Every day, Watch This offers staff recommendations inspired by the week’s new releases or premieres. This week: The recent teen weepie Me And Earl And The Dying Girl—as well as the emotional new Pixar movie, Inside Out—has us tearfully recalling movies designed to make you cry.
You know the trope of the beautiful young heiress who gets struck down in the prime of life by a brain tumor and falls in love with her dashing doctor? Well, all tropes come from somewhere, and this one comes to us courtesy of black-and-white movie queen Bette Davis. In 1939, Davis was coming off her Oscar win as the bad-girl-with-a-good-heart Jezebel. She balanced that role out with Dark Victory, in which she played another young woman with spirit, but in a much more sympathetic circumstance.
Davis’ Judith is young, rich, and cares for little else besides “horses and hats and food.” She also is plagued by headaches that, unfortunately for her, turn out to indicate a life-threatening brain tumor. Davis’ favorite and frequent co-star, George Brent, plays the dashing doctor; they had a years-long affair that began on this set of this movie. But she actually has better chemistry with her Petrified Forest co-star Humphrey Bogart and his faltering Irish accent as Michael, a horse trainer.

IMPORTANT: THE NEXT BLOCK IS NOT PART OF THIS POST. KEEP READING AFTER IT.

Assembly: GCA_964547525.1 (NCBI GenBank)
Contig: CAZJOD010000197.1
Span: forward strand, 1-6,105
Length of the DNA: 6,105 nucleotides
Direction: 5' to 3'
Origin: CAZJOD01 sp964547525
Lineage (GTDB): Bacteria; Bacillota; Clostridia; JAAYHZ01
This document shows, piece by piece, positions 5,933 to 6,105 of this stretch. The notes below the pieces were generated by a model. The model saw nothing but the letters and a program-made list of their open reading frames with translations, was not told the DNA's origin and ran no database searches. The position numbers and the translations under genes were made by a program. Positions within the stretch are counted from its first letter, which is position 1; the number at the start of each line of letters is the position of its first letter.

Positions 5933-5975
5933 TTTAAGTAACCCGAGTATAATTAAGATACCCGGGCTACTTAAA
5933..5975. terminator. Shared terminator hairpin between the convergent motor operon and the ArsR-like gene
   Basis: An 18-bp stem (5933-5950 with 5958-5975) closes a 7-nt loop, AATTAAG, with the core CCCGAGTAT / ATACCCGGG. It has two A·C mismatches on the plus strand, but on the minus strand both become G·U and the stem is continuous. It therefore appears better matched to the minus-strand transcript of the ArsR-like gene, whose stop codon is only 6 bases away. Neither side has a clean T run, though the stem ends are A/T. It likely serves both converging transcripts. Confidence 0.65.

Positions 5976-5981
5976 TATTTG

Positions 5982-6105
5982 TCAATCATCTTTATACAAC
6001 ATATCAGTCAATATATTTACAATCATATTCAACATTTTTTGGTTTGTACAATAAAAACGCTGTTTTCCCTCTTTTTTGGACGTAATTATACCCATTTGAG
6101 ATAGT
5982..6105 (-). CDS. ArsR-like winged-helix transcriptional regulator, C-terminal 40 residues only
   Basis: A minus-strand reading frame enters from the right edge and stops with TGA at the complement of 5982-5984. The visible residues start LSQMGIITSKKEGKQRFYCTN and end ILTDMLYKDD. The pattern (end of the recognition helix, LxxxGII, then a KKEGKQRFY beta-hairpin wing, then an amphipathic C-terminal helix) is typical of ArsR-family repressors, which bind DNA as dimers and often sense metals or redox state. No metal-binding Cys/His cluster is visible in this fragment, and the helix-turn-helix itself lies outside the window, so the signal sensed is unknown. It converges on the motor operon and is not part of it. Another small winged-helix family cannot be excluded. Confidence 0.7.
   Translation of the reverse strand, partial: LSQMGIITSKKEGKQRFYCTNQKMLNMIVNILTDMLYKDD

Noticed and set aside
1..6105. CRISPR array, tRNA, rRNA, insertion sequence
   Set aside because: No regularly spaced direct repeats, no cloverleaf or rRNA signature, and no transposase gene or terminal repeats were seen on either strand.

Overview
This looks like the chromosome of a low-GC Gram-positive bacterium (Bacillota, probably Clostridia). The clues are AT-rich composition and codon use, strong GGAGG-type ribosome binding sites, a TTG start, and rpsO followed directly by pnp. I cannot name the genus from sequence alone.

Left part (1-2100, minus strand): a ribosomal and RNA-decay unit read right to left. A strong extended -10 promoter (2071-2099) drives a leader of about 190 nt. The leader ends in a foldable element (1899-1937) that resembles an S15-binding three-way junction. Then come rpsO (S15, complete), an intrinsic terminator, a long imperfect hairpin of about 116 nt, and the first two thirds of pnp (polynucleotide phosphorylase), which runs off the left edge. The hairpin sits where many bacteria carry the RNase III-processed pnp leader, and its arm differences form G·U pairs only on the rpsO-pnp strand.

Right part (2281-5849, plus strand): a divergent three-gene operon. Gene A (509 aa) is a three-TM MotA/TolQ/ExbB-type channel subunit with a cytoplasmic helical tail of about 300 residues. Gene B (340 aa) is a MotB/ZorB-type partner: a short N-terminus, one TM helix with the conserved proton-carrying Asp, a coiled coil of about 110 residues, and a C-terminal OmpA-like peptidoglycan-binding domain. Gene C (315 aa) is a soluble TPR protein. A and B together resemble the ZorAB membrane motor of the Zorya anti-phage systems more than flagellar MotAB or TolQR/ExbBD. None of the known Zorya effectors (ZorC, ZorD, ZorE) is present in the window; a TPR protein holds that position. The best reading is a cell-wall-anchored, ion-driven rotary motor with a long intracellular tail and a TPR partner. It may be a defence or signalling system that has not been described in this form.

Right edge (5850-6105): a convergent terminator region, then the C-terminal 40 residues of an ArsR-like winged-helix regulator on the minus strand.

Judith’s situation seems cliché to us now, decades later, but only because we’ve seen it so many times since, usually in a variety of daytime soap operas. Although Judith’s doctor and best friend (Geraldine Fitzgerald) try to hide her probable fate from her, of course she finds out in dramatic fashion. This in turn leads to her going off the rails a bit, drinking and partying and stealing other people’s boyfriends. It’s Michael the horse trainer who points out that it’s a waste to blow whatever’s left of her life in this manner, so she comes to the decision to face her apparent death “beautifully and finely.” So many elements in this film stick out from a 2015 perspective. Judith smokes in her hospital bed right before the operation. Married to the doctor in Vermont, she muses about how “here we have nothing, and we’re happy,” although they still have two servants. Future leader of the free world Ronald Reagan gets fourth-billing as Judith’s frequently soused friend Alec.
But Davis mesmerizes throughout, in this age or any other, as Judith uses her singular strength and spirit to tackle her undesirable fate. At the beginning of the film, on the horse track, Judith notes, “When any of us hit that last hurdle, that’s all that counts.” She eventually faces her final hurdle with as beautiful and fine a manner as any of us could hope for, making Dark Victory a tearjerker standard.
Availability: Dark Victory is available on DVD from Netflix or possibly your local video store/library. It can also be rented or purchased through the major digital services.